We are frequently asked if there is an insecticide that can be applied to effectively control or repel ticks from a picnic area, camp grounds, woodland, or landscape. The short answer is, no.
While there are a number of available insecticide products that are labeled for tick control in outdoor areas the effectiveness of these products is minimal, at best. Ticks are found at ground level in areas of tall grass or thick understory. Contrary to popular myth, ticks do not live in trees. The reason that ticks are found in these particular areas is because they need the high levels of humidity at ground level that this type of habitat provides. While these habitats are great for tick survival, they are extremely difficult to treat simply because most of the spray material will not penetrate through the tall grass or understory to contact the ticks. Add in the fact that ticks are not actively moving around unless they sense that a potential host is near, and you will quickly understand how ineffective these types of applications are in reducing tick numbers and why they are not widely recommended as a tick control practice. Similarly, there are no products that can be applied to outdoor habitats that will be effective in repelling ticks.
While there are no products specifically available to apply to outdoor areas that will be effective in repelling ticks, there are personal repellents that can be effective. Repellents such as Permanone (active ingredient, permethrin) have been shown to be effective in repelling ticks for a considerable length of time. Unlike the mosquito repellents that contain DEET, Permanone is applied to clothing and not to skin. While not as readily available as the traditional mosquito repellents, Permanone can be found in the camping or fishing and hunting sections of outdoor stores and some discount stores.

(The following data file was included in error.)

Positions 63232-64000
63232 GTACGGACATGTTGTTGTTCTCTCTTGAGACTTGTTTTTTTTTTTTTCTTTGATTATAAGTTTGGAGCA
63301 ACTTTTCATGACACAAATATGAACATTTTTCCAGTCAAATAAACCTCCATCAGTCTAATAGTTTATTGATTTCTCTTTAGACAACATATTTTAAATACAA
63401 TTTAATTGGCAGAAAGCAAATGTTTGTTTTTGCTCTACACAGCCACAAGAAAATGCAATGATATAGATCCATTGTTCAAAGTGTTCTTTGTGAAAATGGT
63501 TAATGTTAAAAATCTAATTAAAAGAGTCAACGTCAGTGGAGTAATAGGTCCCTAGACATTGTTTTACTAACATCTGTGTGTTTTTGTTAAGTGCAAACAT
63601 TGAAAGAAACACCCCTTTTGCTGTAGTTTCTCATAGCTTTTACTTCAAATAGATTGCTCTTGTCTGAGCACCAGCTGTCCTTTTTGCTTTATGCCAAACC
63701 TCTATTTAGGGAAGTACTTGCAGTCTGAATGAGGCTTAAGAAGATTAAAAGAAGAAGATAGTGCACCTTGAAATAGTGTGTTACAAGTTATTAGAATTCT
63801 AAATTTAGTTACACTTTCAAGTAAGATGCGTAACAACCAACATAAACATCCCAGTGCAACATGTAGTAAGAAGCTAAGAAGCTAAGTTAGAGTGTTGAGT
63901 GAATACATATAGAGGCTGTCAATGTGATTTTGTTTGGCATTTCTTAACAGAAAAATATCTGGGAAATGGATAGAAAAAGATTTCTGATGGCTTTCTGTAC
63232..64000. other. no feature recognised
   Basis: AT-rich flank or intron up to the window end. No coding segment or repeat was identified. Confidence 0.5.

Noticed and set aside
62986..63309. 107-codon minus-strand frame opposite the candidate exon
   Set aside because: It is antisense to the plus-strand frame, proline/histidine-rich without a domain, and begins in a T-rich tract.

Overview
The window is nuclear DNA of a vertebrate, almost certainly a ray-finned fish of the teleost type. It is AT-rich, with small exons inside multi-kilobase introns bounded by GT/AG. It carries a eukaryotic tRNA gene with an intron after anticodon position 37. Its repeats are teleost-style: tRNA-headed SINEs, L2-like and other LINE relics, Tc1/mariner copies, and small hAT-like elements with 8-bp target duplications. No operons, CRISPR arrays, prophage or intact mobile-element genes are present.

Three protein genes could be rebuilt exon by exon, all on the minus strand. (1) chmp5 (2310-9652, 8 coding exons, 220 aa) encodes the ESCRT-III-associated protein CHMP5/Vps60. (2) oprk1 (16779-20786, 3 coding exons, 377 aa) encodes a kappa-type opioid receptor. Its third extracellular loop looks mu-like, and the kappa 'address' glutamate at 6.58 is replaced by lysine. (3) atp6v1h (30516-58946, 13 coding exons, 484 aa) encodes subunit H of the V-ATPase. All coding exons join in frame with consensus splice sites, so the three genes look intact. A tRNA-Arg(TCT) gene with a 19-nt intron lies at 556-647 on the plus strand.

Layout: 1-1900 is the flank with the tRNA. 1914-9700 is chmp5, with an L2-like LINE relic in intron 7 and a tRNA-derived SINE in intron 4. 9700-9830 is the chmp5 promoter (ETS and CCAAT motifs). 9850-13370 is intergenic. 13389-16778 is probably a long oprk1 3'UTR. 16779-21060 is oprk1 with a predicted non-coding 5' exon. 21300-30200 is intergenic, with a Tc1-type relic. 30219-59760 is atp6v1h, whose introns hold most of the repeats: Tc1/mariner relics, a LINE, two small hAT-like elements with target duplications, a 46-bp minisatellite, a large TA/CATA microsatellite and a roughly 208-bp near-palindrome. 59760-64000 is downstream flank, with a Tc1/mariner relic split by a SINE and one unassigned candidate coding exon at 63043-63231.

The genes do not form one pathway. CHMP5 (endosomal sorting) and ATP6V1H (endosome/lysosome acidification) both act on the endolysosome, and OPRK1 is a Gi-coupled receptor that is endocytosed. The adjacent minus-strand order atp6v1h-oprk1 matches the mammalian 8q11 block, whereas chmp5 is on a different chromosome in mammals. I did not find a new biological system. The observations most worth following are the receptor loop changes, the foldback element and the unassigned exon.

What to do?
Anything you can do to remove or reduce the tall grass or understory will reduce the humidity at ground level and ultimately make it difficult for ticks to survive. Keep grass well-clipped, remove brush, and prune trees to allow more sunlight to penetrate to the soil surface to discourage ticks. When working or hiking in potentially tick-infested areas wear long-sleeved shirts and long pants, and tuck pants into socks. Wear light-colored clothing for easier visualization of ticks and use a tick-specific, EPA-approved repellant as directed on the label and as described above. Perform regular tick checks at least once a day on yourself and others, including children, especially around the head and neck areas, and on companion animals that have been outside.
For more information about ticks in Iowa, please see ISU Extension publication PM2036, Ticks and Tick-borne Diseases in Iowa.